A few months ago Peggy Noonan at the Wall Street Journal commented on the "trigger-happy generation," by which she meant young men and women (college students, mainly) who felt offended or afraid by certain works of literature, such pieces being labeled "triggers." In Noonan's words:
Readers know of the phenomenon at college campuses regarding charges of “microaggressions” and “triggers.” It’s been going on for a while and is part of a growing censorship movement in which professors, administrators and others are accused of racism, sexism, homophobia, classism, gender bias and ethnocentric thinking, among other things. Connected is the rejection or harassment of commencement and other campus speakers who are not politically correct. I hate that phrase, but it just won’t stop being current.
She continued: "Masterpieces, by their nature, pierce. They jar and unsettle. If something in a literary masterpiece upsets you, should the masterpiece really be banished? What will you be left with when all of them are gone?"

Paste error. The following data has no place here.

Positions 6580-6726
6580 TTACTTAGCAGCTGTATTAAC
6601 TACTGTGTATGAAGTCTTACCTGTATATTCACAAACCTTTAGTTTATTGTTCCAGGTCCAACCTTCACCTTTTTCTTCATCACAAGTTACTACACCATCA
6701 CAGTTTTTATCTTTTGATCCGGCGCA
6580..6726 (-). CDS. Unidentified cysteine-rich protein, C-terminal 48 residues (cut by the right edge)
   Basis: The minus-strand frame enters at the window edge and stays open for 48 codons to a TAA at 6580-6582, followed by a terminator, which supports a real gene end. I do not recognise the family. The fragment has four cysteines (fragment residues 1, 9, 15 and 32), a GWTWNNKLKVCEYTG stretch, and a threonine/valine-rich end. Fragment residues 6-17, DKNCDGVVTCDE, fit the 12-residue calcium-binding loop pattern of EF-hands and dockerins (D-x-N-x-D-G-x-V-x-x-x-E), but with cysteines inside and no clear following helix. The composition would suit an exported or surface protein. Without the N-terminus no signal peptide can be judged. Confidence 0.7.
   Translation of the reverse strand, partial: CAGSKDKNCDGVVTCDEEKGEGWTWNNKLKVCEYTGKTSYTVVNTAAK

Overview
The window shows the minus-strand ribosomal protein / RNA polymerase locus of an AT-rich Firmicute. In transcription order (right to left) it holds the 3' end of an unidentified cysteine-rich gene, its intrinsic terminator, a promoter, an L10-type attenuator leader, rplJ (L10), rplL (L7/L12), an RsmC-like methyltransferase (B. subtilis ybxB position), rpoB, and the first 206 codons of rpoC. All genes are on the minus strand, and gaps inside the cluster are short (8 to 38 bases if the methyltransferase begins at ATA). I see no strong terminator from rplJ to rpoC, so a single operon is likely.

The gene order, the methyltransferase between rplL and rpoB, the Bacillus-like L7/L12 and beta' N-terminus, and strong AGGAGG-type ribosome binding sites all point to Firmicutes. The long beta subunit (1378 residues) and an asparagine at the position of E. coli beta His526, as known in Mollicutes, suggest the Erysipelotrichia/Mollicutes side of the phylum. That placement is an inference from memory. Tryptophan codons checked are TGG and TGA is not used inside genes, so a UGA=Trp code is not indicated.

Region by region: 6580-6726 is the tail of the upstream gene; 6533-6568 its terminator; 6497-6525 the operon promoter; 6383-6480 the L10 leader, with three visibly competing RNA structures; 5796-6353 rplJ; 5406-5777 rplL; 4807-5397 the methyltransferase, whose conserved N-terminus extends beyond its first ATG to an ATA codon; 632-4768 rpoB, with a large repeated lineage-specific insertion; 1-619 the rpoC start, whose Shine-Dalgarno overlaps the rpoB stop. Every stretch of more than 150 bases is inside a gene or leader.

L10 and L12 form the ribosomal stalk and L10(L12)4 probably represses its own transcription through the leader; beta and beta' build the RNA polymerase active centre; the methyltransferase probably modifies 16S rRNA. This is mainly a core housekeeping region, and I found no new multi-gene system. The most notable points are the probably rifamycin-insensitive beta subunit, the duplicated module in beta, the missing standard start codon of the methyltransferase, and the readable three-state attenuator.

Writing along the same lines, more recently, is Caitlin Flanagan, who in the current issue of The Atlantic expresses amazement at the way that today's college students are catered to and coddled so that they are saved from something that might be offensive. Reflecting upon her attendance at the National Association of Campus Activities, she noted:
When I attended the convention in Minneapolis in February, I saw ample evidence of the repressive atmosphere that Rock and Seinfeld described, as well as another, not unrelated factor: the infantilization of the American undergraduate, and this character’s evolving status in the world of higher learning—less a student than a consumer, someone whose whims and affectations (political, sexual, pseudo-intellectual) must be constantly supported and championed. To understand this change, it helps to think of college not as an institution of scholarly pursuit but as the all-inclusive resort that it has in recent years become—and then to think of the undergraduate who drops out or transfers as an early checkout.
I haven't spent time on college campuses recently, and this story makes me wonder: To what extent are Flanagan and Noonan right? Has there matured in many (if not most) universities an implicit right not to be offended, not to be provoked—a right not to have one's feelings hurt? What do readers make of Flanagan's critique of the "infantilization of the American undergraduate"?